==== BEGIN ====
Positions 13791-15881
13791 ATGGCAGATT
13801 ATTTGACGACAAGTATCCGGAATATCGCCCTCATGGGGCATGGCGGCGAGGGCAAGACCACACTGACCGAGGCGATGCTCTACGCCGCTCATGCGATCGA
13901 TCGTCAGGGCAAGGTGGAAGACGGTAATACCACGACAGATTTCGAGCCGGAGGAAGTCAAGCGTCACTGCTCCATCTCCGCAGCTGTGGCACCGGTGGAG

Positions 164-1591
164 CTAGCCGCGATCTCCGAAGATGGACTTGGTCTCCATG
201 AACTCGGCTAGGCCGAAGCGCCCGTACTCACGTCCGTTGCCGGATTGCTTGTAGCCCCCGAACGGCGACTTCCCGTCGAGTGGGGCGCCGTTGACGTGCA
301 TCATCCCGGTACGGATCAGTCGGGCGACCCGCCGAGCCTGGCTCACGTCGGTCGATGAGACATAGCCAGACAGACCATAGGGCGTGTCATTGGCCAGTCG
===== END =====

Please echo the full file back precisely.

Positions 13791-15881
13791 ATGGCAGATT
13801 ATTTGACGACAAGTATCCGGAATATCGCCCTCATGGGGCATGGCGGCGAGGGCAAGACCACACTGACCGAGGCGATGCTCTACGCCGCTCATGCGATCGA
13901 TCGTCAGGGCAAGGTGGAAGACGGTAATACCACGACAGATTTCGAGCCGGAGGAAGTCAAGCGTCACTGCTCCATCTCCGCAGCTGTGGCACCGGTGGAG

Positions 164-1591
164 CTAGCCGCGATCTCCGAAGATGGACTTGGTCTCCATG
201 AACTCGGCTAGGCCGAAGCGCCCGTACTCACGTCCGTTGCCGGATTGCTTGTAGCCCCCGAACGGCGACTTCCCGTCGAGTGGGGCGCCGTTGACGTGCA
301 TCATCCCGGTACGGATCAGTCGGGCGACCCGCCGAGCCTGGCTCACGTCGGTCGATGAGACATAGCCAGACAGACCATAGGGCGTGTCATTGGCCAGTCG